#16: Ditch unnecessary weight


Carrying around unnecessary weight will increase your fuel usage and the number of times you visit the servo. So ditch anything you don't need in your car.

#17: Periodically rotate your tyres

Swapping your tyres from the rear of your vehicle to the front, and from the near-side to the off-side helps even out tyre wear and makes your tyres last even longer. You'll likely need the car's alignment checked and wheels balanced at the same time.

#18: Look after your battery

car battery

It is recommended you change your battery every 3-5 years to make sure your car readily fires into life. Take your battery for testing at a local garage to see if it needs replacing. If your vehicle has stop/start technology, use a brand and battery recommended for your vehicle.

#19: Check your alignment

Periodically have your wheel alignment examined. With constant knocking and jarring from uneven road surfaces, your wheels can become misaligned. This causes the steering wheel to feel heavy. Having them reset within factory-specs restores the handling.

#20: Replace the fuel filter

fuel filter

To prevent rust particles and dirt from clogging up the fuel delivery system, cars have an in-line fuel filter. This should be replaced according to the recommended intervals in your owner's manual for maximum protection and performance of the engine.

#21: Touch up paint chips

Stone-chips and scratches can expose bare metal, which leads to rusting and corrosion. Go around your clean, but dry, bodywork and use a stone-chip pen to repair them. You might also consider having the work done professionally.

#22: Repair windscreen cracks

windscreen crack

A small crack in the windscreen can grow on a hot day. Surprisingly, the screen may form up to 30% of the body's structural integrity, so it needs to be right. Read this article to see if your insurer covers windscreen repairs or replacements.

#23: Replace the oil filter

When changing engine oil, it's necessary to always replace the oil filter too. This part serves a fundamental purpose: it traps contaminants and upholds the lubricating and protective qualities of the oil.

#24: Deep polish

polished car

Polishing your car will remove scratches, restore gloss paintwork and even the colour, especially on faded red cars. Make sure you buy a good quality polish and use two cloths, one to apply and one to buff off. Contact a car detailer and ask about a machine buff.

#25: Check your seatbelts

Frequently examine your seatbelts – they shouldn't be frayed or have tears in them. Inspect the buckles for proper operation. Also, carry a pair of scissors or a seat belt cutting tool in the glove box, just in case you become trapped in your car in floodwater or upside down after an accident.

#26: Have your belts checked

car belt

If your car has a timing or cam belt, make sure you're fully aware of when the belt needs replacing. More modern vehicles use one belt to handle timing, the water pump and alternator. With use and age, these belts can stretch and cause poor engine performance. Once beyond their recommended minimum condition level, they could also fail, causing a complete failure of the engine.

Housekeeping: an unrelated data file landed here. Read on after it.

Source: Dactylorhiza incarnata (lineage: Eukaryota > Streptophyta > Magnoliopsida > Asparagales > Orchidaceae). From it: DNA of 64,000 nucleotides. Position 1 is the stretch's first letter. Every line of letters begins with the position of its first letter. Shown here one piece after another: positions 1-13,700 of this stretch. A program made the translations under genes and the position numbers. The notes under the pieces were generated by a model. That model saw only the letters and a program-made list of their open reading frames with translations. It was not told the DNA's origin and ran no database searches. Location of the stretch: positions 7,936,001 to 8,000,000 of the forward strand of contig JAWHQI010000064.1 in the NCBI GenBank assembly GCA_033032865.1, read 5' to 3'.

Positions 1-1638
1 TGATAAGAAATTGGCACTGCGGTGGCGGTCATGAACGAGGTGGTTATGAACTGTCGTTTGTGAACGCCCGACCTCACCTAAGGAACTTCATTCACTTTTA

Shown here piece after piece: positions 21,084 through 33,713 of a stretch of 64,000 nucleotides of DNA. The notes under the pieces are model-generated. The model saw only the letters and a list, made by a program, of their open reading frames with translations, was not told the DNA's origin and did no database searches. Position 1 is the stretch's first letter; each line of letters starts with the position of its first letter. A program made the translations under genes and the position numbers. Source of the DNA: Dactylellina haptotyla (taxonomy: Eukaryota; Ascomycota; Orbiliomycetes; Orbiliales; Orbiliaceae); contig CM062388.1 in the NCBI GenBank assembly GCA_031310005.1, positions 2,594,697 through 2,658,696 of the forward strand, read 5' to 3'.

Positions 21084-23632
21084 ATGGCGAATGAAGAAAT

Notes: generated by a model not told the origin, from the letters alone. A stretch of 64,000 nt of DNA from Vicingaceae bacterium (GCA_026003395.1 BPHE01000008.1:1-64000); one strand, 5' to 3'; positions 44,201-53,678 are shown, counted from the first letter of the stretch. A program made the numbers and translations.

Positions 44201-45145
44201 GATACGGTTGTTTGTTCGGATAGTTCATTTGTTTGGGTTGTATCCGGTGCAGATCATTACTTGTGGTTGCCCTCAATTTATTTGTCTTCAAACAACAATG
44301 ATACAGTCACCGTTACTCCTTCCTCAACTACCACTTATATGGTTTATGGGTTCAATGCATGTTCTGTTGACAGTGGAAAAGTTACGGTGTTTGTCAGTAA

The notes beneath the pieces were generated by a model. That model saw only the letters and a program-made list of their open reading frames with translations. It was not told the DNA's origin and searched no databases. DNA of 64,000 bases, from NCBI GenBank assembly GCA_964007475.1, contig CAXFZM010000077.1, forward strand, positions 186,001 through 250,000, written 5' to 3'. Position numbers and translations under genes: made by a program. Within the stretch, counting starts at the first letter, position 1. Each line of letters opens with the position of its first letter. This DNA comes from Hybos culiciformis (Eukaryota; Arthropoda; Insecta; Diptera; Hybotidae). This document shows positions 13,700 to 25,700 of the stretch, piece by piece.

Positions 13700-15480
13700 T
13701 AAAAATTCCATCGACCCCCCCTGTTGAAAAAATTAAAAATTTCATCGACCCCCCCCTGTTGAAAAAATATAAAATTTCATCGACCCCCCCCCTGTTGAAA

#27: Bring back the spark

If you notice your petrol car feels down on performance, has a rough idle or misfires, check your spark plugs. These are pretty simple to remove and swapping them for new ones will make the world of difference.

#28: Wash your car


Give your car a good wash down or take it to a car wash. Keeping a car clean helps reduce rust and protects the paint, and regular cleaning could mean your car holds more value when you decide to sell it.

#29: Wax your car

Car waxing isn't just for unorthodox teachers who want sceptical students to learn the power of mental and physical fortitude. Applying car wax restores the shine and lustre of paintwork, protects the paint from oxidation and prevents dirt from sticking.

#30: Restore your headlights


Are your headlight lenses looking dull, faded or hazy? Use a headlight restore kit to make the lens clear again and concentrate the light output. Also, consider replacing the bulbs with brighter ones.

#31: Take your car for a spin

Modern cars, especially diesels, benefit from long, high-speed journeys that trigger engine cleaning cycles. If you do a lot of town driving, your car may never get the chance to carry out these critical clean-outs, making for an expensive repair bill down the line.

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Lead editor

Elizabeth Barry is Digital Managing Editor for Entertainment at Are Media and formerly the lead editor for Finder's global financial niches which includes banking, crypto and investments. She has written about finance for 10 years and is regularly featured in a range of publications and media including Seven News, the ABC, MSN, the Irish Times and Singapore Business Review. See full bio

Elizabeth's expertise
Elizabeth has written 5 Finder guides across topics including:
  • Banking
  • Personal finance
  • Crypto banking
  • Investing